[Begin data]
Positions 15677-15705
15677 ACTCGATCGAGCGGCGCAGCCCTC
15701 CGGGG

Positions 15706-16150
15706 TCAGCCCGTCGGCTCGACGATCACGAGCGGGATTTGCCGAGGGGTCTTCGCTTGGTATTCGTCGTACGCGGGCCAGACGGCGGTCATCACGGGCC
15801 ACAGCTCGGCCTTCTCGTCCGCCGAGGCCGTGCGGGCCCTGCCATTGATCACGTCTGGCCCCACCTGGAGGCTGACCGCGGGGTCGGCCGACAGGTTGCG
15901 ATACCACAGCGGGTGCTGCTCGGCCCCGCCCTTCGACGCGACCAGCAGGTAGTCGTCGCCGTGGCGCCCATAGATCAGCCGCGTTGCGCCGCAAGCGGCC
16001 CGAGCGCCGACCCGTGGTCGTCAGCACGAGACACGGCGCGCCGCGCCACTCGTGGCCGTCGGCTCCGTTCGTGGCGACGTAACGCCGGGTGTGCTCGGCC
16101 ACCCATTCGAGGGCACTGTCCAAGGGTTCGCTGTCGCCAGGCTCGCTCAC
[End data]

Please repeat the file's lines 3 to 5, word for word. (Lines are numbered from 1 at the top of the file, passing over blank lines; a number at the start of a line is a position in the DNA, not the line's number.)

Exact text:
15701 CGGGG

Positions 15706-16150
15706 TCAGCCCGTCGGCTCGACGATCACGAGCGGGATTTGCCGAGGGGTCTTCGCTTGGTATTCGTCGTACGCGGGCCAGACGGCGGTCATCACGGGCC